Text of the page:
Monday, June 04, 2001

Gene research growing at UC

By Tim Bonfield
The Cincinnati Enquirer

        Tucked away in an unremarkable room in an out-of-the way building at the University of Cincinnati, a team of three casually dressed researchers works in what looks like any other graduate-student science lab. But this isn't any other science lab.

        This 20-by-20-foot room, jammed with hundreds of thousands of dollars worth of equipment and computers, is UC's Genomics and Microarray Laboratory, one of the few “core” facilities in Greater Cincinnati playing a crucial role in boosting biomedical research.

        The lab is part of a broader effort at UC that already involves hundreds of scientists, hundreds of millions of dollars in grants and infinite possibilities for advancements in genetic research.

        Yet some say the work here needs to double in scale, to keep Cincinnati on pace with the exploding research opportunities flowing from the Human Ge nome Project, the massive national research effort that made history last year by defining all 3.1 billion base pairs of DNA making up the human genetic code.

  High-tech grunt work by biomedical researchers is being done to answer an ever-growing list of questions about disease and public health:
  • Why is it that some people who smoke get lung cancer, but others who smoke do not? What are the genetic factors that make some people more likely to suffer heart attacks?
  • Why do some people become obese when others who eat just as much don't? Why do some workers develop cancer from exposure to workplace toxins that cause others no apparent harm?
  • Why do some medications cause serious side effects in some people but not in others? What determines who becomes addicted to alcohol and drugs?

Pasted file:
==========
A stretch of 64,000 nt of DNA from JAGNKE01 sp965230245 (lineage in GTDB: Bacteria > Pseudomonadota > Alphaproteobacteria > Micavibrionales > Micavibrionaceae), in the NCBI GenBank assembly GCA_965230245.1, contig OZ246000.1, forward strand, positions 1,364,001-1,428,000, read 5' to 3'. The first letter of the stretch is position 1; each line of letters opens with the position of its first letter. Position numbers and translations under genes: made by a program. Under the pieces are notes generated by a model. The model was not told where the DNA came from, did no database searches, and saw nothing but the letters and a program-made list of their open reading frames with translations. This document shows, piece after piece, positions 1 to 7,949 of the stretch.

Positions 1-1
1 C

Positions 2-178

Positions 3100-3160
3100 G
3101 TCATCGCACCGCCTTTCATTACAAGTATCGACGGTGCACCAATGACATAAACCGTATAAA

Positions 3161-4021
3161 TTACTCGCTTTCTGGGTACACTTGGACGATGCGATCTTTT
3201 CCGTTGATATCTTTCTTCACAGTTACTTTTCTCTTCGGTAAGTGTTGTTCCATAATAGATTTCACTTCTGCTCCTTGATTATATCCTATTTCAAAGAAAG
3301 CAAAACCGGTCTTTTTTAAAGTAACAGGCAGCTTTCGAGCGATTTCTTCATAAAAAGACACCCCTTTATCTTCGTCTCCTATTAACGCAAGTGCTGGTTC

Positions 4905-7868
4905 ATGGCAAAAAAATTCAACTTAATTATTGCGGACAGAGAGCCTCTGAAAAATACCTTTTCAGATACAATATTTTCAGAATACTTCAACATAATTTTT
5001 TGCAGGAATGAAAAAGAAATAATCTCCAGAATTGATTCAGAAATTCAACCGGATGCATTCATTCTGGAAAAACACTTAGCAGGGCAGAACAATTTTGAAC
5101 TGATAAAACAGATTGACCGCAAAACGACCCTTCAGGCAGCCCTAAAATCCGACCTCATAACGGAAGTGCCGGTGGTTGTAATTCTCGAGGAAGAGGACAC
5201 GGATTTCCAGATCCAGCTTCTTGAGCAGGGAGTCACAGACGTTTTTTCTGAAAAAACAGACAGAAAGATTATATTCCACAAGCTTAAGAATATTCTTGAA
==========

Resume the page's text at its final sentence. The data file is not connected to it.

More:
Cincinnati could become one of the 10 to 12 major centers for biomedical research nationwide, said Dr. Donald Harrison, senior vice president and provost for health affairs at the UC Medical Center.

        “This is the growth industry of the future, for the next two decades, for the entire country,” he said. “Every medical center in the country is trying to expand in these areas.”

        The hope is that expanding genetic research will lead to important medical discoveries, which will inspire companies to form and create a variety of jobs as discoveries move from laboratory concepts to commercial products.

        UC hopes to double its biomedical research funding to about $286 million a year by 2006, while adding hundreds of researchers and support staff, Dr. Harrison said.

        But a large part of this biomedical economic development vision depends on the work going on in the third-floor lab of the Kettering building, home of UC's department of environmental health. The lab, though a little cramped, is packed with powerful equipment.

        The hardware was purchased in November 1999, said Dr. Alvaro Puga, director of the microarray lab. After several months of testing and troubleshooting, the lab started producing real genetic reports in February.

        “The space is what we have,” Dr. Puga said. “It looks small, but a lot is going on.”

        In the back, tucked under a hanging shelf, rests a $25,000 DNA amplifier, which creates samples of genetic material. There, two $80,000 robots process the samples and prepare microwell racks, which can contain the equivalent of up to 384 test tubes.